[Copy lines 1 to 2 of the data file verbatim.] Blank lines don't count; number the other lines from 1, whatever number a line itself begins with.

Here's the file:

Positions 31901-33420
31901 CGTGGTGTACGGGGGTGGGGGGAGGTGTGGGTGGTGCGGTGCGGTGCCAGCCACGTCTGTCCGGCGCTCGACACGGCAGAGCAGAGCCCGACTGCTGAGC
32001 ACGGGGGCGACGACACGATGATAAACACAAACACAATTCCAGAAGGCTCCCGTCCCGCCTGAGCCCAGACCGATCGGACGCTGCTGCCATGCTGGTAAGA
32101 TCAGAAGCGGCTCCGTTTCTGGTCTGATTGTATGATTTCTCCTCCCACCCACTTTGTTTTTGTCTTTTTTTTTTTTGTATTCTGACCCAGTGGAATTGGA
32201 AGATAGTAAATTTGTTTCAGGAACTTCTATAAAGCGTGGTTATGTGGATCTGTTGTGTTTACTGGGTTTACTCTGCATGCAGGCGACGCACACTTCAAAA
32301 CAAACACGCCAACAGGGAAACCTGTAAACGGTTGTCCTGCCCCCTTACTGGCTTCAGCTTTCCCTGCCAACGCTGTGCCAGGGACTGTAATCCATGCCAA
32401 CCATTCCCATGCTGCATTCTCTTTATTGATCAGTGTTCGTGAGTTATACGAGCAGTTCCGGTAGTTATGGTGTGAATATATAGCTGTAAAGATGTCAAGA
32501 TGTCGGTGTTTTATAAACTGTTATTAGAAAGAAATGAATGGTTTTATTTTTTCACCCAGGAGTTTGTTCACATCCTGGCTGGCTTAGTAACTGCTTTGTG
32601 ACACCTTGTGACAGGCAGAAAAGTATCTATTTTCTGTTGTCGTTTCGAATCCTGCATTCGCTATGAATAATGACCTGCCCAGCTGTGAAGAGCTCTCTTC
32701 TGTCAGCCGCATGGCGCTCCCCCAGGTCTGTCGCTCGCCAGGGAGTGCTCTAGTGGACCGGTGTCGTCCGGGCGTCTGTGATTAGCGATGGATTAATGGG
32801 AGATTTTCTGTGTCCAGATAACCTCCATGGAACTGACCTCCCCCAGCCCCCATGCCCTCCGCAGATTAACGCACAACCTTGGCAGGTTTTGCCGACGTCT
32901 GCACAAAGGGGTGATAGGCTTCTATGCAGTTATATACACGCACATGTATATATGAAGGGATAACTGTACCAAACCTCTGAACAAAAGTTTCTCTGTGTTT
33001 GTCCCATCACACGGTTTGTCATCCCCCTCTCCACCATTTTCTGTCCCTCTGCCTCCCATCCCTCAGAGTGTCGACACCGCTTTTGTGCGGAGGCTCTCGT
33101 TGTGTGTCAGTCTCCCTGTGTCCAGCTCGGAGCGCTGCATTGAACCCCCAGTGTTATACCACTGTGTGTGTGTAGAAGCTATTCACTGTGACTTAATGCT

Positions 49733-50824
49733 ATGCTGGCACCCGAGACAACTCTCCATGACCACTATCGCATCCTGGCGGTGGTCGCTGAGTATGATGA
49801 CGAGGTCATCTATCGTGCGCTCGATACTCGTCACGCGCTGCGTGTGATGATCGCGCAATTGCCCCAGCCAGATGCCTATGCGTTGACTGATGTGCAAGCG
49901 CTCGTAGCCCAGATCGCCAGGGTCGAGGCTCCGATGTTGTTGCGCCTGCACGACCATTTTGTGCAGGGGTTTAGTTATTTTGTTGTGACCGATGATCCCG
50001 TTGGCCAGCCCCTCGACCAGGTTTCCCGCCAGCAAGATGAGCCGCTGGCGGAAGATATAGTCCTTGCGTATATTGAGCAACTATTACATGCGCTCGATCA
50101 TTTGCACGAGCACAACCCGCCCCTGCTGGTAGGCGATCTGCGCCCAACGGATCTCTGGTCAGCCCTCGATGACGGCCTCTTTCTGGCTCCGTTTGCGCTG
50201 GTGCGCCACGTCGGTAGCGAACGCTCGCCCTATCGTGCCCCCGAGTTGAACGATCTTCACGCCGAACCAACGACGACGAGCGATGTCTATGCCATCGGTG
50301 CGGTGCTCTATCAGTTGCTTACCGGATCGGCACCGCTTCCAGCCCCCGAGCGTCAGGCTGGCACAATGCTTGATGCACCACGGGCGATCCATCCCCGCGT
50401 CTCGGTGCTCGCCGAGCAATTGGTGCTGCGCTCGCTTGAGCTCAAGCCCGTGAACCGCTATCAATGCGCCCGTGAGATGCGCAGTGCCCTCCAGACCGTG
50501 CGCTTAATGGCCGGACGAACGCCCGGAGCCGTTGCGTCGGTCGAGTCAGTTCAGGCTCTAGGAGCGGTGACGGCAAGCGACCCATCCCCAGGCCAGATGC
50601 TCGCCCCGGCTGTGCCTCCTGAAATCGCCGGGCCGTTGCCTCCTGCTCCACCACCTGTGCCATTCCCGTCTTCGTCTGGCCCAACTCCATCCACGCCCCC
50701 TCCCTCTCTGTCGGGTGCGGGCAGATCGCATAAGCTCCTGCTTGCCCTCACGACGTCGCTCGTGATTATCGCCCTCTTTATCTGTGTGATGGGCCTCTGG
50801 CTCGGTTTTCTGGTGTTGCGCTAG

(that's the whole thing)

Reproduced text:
Positions 31901-33420
31901 CGTGGTGTACGGGGGTGGGGGGAGGTGTGGGTGGTGCGGTGCGGTGCCAGCCACGTCTGTCCGGCGCTCGACACGGCAGAGCAGAGCCCGACTGCTGAGC